Churchgoers celebrate Passover through Seder MealPublished 11:00pm Friday, March 29, 2013
Brundidge United Methodist Church hosted a Passover Seder Meal Thursday at the church with about 50 church members of all ages in attendance.
For most of those who participated, it was their first Seder Meal and was a very meaningful learning experience.
Rabbi Daniel Fraley, who presided over the Passover Seder Meal, said that the Seder Meal is the oldest religious rite still practiced in today’s world.
“This rite is almost 3,500 years old,” Fraley said. “Jesus used the meal to reveal the New Covenant for the first time.
“Passover gives us the basic understanding of the New Covenant, the Lord’s Table, the death of the Messiah and God’s end time judgments and redemption of the Earth through the blood of the Lamb.”
The Passover Seder Meal opened with the blowing of the Shofar and the preparing of hearts by the Passover-cleaning the leaven out.
“Leaven is a symbol of sin,” Fraley said. “We take a moment of prayer to humble ourselves before the Lord and ask for His light to shine in our lives to reveal any hidden sin.”
After lighting the Passover candles and welcoming Jesus into the presence of those who gathered, Fraley introduced the Four Cups – Sanctification, Deliverance, Redemption and Praise and Joy.
In the presentation of the Cup of Sanctification, Fraley said that, as Gentile believers in Christ, there is cause to rejoice.
“We who were without Him and strangers from him …we who were once far off…have been brought near by the blood of the Messiah,” Fraley said before the blessing of the wine, which was followed by the washing of hands which was symbolic of ministering to each other and ritual purification.”
Everyone was invited to dine from the symbolic Seder Plate.
“The parsley represents a new life out of death,” Fraley said. “The salt water in the cup represents the tears shed in Egypt because of the suffering. Tears were part of the redemption story of Egypt and tears will flow in the last days. Out of our suffering comes joy.”
The breaking of the middle Matzah represented Jesus, broken for the World.
“Look carefully at the Matzah,” Fraley said. “It is striped and pierced just as Jesus was striped, bruised and pierced in atonement for our sins.”
At that time in the meal, the Cup of Deliverance was offered and the story of Exodus was told. The participants dipped a finger into their wine and put drops of wine on their plates. The drops of wine represented each of the 10 plagues that struck Egypt.
Fraley explained the three symbols of Passover – Matzah, bitter herbs and shank bone.
“No more Temple, no more sacrificial Lamb,” he said. “We as believers know that God Himself was our Passover. Only He could bring redemption and only if He became one of us in the flesh through water of a woman’s womb.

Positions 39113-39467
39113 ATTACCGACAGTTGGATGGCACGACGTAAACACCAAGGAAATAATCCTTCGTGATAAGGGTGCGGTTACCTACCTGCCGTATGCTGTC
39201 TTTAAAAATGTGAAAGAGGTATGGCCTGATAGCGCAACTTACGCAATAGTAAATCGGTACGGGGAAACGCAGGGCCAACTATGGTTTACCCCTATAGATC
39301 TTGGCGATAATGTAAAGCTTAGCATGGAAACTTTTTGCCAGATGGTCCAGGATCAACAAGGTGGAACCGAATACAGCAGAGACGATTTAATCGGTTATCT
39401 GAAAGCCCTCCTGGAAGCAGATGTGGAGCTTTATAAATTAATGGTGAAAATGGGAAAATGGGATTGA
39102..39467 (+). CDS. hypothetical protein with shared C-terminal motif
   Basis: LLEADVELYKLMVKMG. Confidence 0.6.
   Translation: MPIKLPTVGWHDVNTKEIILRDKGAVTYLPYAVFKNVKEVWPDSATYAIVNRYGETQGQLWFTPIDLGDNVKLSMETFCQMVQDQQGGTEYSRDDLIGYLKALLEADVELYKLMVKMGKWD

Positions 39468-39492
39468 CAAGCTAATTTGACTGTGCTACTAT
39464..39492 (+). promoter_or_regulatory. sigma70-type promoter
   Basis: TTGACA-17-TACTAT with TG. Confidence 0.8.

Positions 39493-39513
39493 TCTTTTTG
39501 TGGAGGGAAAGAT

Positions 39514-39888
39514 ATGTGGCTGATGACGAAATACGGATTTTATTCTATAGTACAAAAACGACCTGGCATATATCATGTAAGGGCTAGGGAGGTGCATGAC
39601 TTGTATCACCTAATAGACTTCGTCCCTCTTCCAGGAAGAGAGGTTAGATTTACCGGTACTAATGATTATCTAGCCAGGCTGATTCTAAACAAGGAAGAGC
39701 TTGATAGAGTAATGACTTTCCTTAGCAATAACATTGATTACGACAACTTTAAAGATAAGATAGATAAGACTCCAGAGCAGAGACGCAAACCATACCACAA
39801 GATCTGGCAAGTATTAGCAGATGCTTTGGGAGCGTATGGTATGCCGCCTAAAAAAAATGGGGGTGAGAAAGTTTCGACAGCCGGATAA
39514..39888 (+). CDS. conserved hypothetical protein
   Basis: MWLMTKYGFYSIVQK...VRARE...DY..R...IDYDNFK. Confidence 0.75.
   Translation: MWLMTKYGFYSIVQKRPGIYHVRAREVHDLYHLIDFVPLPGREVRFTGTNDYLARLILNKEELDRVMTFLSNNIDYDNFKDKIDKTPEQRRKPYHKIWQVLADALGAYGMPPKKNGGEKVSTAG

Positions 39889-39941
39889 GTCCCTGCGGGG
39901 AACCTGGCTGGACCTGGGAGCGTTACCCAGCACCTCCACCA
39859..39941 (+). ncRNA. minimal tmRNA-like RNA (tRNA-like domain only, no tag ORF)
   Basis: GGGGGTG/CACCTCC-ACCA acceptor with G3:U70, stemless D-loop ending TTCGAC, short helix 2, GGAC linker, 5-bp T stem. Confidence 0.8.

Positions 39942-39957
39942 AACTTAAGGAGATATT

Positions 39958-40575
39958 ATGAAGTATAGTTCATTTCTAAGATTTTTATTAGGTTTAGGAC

“Since the Temple in Jerusalem no longer stands, lambs are no longer sacrificed at Passover. The shank bone remains to remind us of the sacrificial lamb.”
The Matzah was dipped to represent great suffering and the leader at each table broke the Matzah and placed on it bits of the bitter herbs.
“The eating the bitter herbs lets us remember the bitterness of slavery and the bitterness Jesus tasted for our redemption by agony, scourging and death,” Fraley said.
He instructed the participants to put another small portion of the bitter herbs on the Matzah and place haroset on top of it.
Fraley said haroset looks like the bricks the Israelites made for Pharaoh.
“The sweetness of haroset reminds us of the hope we have in God and that the most bitter suffering and sin can be turned into something sweet and joyous because of Grace.”
Fraley said there is no clear explanation about the roasted egg on the Seder Plate.
“Some say it represents the sacrificial animal and some say it is symbolic of the distinction of the Temple,” he said.
Following the dinner, which is a Feast unto the Lord, the leader at each table passed around the Afikomen and each person broke a piece, which represented the body of Christ “which is broken for you” and drank from the Third Cup, the Cup of Redemption.
“Just as the blood of the lamb brought salvation to Egypt, so it is only the atoning blood of Messiah that can provide salvation for us,” Fraley said.
The Fourth Cup, the Cup of Praise was raised in anticipation of the glorious future in God’s kingdom.
“When we will drink the new cup with Jesus, as a symbol of this time, we drink the Fourth Cup, the Cup of Praise,” Fraley said. “Thank you for letting me be your guide through this special time and share in the Passover Meal on the special High Sabbath.”